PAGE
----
June, July and August bring pleasantly warm temperatures to the city and is when most travellers will book their flights to Wroclaw. In July, there is the added attraction of the New Horizons film festival, rated as the most important in Poland.
The cooler shoulder seasons of March to May and September to November are the perfect time for walking around the city and can also be the best time to search for cheap flights to Wroclaw. As well as summer, Wroclaw hosts a fruitful calendar of events throughout the year to keep visitors entertained during their holiday. The Festival of Good Beer takes place on the second weekend in May and lasts for three days (Friday, Saturday, and Sunday) and provides revellers with the opportunity to try hundreds of beers from various breweries across Europe. In October, there is the Dialog Festival of international theatre and a classical music festival called Wratislavia Cantans, which uses some of the city’s most historic buildings.
Wroclaw is on the Oder River and it is the largest city in western Poland. Travellers flock on flights to Wroclaw to enjoy its many attractions which range from historic buildings to a vibrant nightlife scene. The old town, or Stare Miasto, was rebuilt after the Second World War and it is home to most of the main tourist attractions. The bustling Rynek, the central square, is one of the largest in Europe and has many cafes and bars. Nearby, visitors can climb the 90m tower of St Elizabeth’s Church to enjoy spectacular views over the city. The Town Hall, on the Rynek, has a spectacular Gothic interior. On the Oder River, the modernist Centennial Hall is the work of the architect Max Berg, and is now a UNESCO World Heritage site. The historic streets of Ostrów Tumski, the islands on the Oder River, are best walked in the early evening to enjoy their mysterious atmosphere, lit by oil-fired lamps. The Sky Tower, just outside the city centre, has a high speed lift to the 45th floor for views of the city and beyond. The city’s Japanese Garden was opened for the World Expo of 1913 and has been restored to its former splendour. Wroclaw’s most-visited museum is the Panorama Raclawicka which has one exhibit: a spectacular panorama of an 18th century battle between Russian and Polish troops. The National Museum has an important collection of Polish art, while the Wroc?aw Contemporary Museum is in an unusual setting: a World War Two air raid shelter. One unusual feature of Wroclaw is a collection of over 250 dwarf statues commemorating the Orange Alternative protest movement which started in Wroclaw in the 1980s. The bronze figurines are located in the most unusual locations around the city.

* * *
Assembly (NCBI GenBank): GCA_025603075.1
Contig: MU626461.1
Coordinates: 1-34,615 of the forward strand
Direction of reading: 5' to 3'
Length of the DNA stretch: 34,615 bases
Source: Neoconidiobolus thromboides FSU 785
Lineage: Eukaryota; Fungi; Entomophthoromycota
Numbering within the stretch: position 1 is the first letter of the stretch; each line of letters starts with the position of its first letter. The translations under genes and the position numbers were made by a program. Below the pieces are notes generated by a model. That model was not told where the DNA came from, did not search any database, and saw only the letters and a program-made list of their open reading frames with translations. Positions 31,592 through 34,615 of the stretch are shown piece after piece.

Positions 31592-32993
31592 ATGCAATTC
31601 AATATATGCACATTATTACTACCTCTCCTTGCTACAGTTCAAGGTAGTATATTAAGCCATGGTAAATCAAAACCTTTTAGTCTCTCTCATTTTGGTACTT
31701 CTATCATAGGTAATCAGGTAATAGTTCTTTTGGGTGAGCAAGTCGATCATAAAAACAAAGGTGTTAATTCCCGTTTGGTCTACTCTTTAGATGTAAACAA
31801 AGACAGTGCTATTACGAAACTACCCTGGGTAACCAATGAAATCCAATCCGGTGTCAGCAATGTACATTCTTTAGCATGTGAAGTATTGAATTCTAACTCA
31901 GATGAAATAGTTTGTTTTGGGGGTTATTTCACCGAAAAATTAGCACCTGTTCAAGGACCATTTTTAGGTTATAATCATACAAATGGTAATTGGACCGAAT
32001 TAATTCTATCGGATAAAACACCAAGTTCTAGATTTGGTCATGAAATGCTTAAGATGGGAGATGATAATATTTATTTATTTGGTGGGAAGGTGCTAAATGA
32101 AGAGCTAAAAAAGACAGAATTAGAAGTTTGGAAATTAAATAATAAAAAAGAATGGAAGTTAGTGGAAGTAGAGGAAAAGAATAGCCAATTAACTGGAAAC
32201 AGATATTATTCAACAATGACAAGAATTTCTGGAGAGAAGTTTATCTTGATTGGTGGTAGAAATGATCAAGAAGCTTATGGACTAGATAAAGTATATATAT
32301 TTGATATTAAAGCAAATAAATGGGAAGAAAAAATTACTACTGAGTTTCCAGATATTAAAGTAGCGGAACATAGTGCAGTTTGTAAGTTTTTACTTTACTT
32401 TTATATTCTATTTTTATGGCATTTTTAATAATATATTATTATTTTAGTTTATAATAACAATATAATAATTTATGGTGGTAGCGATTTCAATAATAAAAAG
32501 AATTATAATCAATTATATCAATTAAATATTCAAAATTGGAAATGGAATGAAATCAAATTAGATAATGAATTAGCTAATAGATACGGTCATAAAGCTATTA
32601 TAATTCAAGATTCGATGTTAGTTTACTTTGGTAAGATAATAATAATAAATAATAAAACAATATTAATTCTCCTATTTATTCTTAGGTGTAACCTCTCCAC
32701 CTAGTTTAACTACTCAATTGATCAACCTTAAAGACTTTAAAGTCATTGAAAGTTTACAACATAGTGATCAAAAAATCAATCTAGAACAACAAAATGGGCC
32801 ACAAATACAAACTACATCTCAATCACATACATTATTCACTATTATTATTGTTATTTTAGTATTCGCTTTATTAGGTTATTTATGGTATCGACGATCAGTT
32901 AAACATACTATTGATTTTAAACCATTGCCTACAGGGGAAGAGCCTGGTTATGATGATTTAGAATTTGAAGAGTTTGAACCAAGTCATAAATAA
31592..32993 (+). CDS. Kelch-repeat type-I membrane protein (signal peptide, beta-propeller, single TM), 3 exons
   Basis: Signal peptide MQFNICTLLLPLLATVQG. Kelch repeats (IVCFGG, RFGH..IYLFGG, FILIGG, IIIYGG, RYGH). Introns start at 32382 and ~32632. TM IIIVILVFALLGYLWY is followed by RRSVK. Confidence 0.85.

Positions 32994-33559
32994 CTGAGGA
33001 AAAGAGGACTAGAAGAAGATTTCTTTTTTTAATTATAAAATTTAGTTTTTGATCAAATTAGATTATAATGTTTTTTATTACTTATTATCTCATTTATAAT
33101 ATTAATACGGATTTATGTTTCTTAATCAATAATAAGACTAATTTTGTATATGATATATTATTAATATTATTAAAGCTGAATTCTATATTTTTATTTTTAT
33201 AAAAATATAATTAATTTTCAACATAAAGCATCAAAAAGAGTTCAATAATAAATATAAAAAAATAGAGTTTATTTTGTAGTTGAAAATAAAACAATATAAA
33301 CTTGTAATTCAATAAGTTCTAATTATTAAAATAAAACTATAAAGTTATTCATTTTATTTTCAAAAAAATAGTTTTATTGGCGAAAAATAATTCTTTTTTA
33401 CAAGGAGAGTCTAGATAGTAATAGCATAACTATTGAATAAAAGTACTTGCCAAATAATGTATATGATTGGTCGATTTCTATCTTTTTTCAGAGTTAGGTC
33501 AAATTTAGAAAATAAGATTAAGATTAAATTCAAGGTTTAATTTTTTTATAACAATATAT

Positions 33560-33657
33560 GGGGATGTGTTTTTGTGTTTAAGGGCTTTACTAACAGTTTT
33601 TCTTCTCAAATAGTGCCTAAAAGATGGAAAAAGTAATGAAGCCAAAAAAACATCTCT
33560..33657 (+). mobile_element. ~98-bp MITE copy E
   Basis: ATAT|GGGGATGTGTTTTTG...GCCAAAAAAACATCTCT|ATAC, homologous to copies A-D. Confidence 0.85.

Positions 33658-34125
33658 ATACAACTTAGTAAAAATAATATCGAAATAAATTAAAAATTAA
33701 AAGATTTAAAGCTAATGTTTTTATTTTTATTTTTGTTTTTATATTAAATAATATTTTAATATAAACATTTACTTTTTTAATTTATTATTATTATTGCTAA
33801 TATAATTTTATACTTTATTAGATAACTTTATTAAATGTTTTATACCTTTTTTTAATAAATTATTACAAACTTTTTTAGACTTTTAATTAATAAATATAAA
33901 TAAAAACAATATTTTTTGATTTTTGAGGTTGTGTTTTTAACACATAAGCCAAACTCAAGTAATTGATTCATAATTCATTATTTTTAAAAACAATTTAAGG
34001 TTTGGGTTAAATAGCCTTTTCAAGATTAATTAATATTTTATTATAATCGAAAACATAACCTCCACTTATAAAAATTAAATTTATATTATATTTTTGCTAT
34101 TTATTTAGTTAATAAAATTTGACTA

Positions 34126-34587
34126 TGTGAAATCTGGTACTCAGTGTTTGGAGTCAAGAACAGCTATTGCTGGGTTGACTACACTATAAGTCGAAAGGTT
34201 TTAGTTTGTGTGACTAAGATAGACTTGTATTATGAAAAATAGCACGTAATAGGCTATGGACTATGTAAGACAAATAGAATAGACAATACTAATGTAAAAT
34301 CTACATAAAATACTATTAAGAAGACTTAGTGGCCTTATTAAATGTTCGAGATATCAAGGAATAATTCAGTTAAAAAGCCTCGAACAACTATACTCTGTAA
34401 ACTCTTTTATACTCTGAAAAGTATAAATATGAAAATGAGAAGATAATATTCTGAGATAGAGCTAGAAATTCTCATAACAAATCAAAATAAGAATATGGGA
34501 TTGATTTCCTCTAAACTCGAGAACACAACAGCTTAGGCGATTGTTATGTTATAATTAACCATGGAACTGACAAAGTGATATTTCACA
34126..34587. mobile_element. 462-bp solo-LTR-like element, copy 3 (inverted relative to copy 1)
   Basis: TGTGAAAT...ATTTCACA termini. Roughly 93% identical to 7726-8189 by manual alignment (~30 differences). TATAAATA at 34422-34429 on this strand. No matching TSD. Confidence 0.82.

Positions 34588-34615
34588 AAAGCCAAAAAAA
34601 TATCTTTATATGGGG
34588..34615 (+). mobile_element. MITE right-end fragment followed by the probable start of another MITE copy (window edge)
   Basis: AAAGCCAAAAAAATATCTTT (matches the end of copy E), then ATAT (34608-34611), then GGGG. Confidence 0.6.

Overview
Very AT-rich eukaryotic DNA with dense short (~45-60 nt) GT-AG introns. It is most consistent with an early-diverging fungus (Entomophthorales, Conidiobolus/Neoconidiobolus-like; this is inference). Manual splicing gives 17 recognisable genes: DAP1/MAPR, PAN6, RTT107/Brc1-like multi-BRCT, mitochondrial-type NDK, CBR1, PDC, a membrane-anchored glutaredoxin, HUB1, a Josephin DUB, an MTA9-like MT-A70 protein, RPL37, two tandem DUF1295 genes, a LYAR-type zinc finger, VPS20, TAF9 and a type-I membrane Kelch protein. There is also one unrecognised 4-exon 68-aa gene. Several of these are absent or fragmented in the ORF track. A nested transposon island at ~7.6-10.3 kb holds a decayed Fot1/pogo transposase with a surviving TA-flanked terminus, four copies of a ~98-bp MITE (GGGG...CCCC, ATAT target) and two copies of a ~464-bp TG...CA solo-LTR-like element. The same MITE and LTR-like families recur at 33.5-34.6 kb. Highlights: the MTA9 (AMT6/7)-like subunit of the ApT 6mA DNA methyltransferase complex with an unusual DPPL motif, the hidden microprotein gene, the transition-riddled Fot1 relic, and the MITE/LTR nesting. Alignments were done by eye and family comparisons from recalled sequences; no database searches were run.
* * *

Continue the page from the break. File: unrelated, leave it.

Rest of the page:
Wroclaw is a compact city and it is easy to see all of the sights on foot. However, public transport systems are excellent, with an efficient bus service and an ultra-modern tram network. There are many bicycle paths, and a public bike rental system.
Wroclaw Nicolaus Copernicus Airport (WRO) serves flights to Wroclaw and is located 6 miles (10km) from the city centre. A bus service runs directly from the terminal building into the centre of Wroclaw every 20 minutes. This bus ride takes around 30 minutes, depending on traffic. Taxis are available outside the terminal building and the journey time is about 15 minutes, depending on traffic. Car rental is available at the airport.